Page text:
First ‘Shazam!’ Reactions Tease a Fun, Vibrant Superhero Movie with a Family-Centric Twist

     March 7, 2019

The first social media reactions to Warner Bros.’ Shazam! have officially hit the internet like a lightning bolt. It’s been an intriguing lead-up to the film ever since first footage appeared; even more than the endless optimism of Wonder Woman and boundless yah-brah enthusiasm of Aquaman, Shazam! marks a sharp left turn away from the pre-Justice League dourness into the lighter side of the DCEU. This hinges on star Zachary Levi, playing the aged-up alter-ego of the fourteen-year-old Billy Batson (Asher Angel) who is granted mystical powers by an ancient Wizard (Djimon Hounsou).

Directed by David F. Sandberg (Annabelle: Creation) from a script by Henry Gayden (Earth to Echo), Shazam! also stars Jack Dylan Grazer, Mark Strong, Michelle Borth, and Ross Butler.

The first reactions are pretty overwhelmingly positive. The word “fun” comes up a lot, and while most single out the humor, quite a few critics also describe this as a family (or at least family-centric) film, which is certainly a first for the DCEU. It appears that’s where the emotional center of the movie is, with comparisons made not only to Big, but Home Alone as well. Seeing as how most superhero movies—which are admittedly aimed at younger audiences—are about adults, the focus on actual kids here could be a game-changer.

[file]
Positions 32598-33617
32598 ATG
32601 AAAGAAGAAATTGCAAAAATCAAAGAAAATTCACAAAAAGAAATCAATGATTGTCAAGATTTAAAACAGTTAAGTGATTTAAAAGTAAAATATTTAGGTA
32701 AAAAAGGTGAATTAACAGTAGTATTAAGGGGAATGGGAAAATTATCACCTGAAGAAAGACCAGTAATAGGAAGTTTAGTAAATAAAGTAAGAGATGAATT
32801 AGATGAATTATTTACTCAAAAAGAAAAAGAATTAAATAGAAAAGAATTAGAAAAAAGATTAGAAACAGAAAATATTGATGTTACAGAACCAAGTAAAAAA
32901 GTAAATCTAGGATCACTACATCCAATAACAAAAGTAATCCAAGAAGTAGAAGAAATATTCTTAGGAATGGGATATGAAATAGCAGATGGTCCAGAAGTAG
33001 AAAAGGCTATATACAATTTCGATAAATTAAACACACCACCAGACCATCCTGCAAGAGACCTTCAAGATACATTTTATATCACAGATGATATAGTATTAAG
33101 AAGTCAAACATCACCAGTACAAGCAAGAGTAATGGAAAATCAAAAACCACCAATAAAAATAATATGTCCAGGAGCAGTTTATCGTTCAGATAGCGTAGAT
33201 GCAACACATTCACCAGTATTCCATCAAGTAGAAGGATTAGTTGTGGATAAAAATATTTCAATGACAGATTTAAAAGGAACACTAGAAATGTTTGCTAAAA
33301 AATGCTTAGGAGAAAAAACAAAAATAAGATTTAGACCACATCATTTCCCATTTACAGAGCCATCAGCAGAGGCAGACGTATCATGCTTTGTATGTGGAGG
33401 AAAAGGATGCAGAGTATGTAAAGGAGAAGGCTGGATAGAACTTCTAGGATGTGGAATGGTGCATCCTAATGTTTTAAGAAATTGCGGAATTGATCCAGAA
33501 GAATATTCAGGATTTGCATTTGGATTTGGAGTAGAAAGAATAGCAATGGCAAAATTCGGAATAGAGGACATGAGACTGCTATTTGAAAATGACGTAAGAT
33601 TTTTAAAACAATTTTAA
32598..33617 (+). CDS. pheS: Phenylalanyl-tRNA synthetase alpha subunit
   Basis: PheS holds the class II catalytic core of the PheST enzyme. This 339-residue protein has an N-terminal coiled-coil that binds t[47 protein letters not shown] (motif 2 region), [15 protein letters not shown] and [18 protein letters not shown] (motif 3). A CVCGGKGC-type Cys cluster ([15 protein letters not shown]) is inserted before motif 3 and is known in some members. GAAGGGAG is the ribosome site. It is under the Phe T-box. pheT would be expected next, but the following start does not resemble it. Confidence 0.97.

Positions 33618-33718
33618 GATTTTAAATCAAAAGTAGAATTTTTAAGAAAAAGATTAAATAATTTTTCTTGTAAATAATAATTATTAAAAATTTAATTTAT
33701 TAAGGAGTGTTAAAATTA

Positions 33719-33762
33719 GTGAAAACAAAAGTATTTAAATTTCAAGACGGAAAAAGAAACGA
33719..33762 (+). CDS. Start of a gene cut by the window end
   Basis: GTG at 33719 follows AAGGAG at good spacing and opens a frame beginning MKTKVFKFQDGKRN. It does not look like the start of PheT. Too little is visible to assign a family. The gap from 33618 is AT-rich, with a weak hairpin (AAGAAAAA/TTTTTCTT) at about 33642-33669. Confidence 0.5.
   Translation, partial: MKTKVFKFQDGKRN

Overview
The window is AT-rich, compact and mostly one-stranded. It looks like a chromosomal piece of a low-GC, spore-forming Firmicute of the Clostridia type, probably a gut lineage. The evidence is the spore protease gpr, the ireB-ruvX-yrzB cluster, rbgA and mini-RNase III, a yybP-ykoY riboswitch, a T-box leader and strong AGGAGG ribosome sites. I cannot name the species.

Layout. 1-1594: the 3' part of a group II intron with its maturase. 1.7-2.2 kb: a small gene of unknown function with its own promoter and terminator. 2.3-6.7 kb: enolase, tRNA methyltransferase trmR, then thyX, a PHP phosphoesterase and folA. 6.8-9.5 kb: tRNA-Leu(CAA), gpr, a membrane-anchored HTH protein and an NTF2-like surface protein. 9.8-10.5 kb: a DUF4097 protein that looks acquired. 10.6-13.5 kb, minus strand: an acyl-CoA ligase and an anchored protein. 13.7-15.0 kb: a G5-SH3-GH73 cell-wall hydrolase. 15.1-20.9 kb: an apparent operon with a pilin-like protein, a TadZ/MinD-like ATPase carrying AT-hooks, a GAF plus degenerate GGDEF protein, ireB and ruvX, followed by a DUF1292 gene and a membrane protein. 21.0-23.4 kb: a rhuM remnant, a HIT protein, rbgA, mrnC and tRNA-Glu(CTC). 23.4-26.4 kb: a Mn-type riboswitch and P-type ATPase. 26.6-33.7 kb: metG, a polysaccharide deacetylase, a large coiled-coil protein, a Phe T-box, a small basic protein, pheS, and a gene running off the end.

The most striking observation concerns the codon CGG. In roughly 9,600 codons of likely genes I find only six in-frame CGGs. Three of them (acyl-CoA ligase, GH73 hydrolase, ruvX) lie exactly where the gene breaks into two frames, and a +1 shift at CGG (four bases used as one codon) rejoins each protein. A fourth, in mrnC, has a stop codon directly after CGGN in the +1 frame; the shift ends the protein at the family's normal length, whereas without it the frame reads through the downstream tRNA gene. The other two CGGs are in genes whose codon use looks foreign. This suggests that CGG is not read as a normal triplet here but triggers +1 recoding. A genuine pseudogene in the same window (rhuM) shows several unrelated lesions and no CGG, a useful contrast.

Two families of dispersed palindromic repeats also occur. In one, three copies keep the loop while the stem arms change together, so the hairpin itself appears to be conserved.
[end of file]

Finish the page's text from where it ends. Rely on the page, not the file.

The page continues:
While the praise in some reactions is qualified by a few nitpicks regarding the villain plot and going a bit over-the-top with the humor, others are already saying Shazam! is their favorite DC film thus far. It’ll be interesting to see how general audiences respond in a month’s time.

Full reviews of Shazam! won’t be available for a bit longer, but you can check out the first, immediate reactions below. The film hits theaters on April 5.

Here’s the synopsis for Shazam!

We all have a superhero inside us, it just takes a bit of magic to bring it out. In Billy Batson’s (Angel) case, by shouting out one word—SHAZAM!—this streetwise 14-year-old foster kid can turn into the adult Super Hero Shazam (Levi), courtesy of an ancient wizard. Still a kid at heart—inside a ripped, godlike body—Shazam revels in this adult version of himself by doing what any teen would do with superpowers: have fun with them! Can he fly? Does he have X-ray vision? Can he shoot lightning out of his hands? Can he skip his social studies test? Shazam sets out to test the limits of his abilities with the joyful recklessness of a child. But he’ll need to master these powers quickly in order to fight the deadly forces of evil controlled by Dr. Thaddeus Sivana (Strong).

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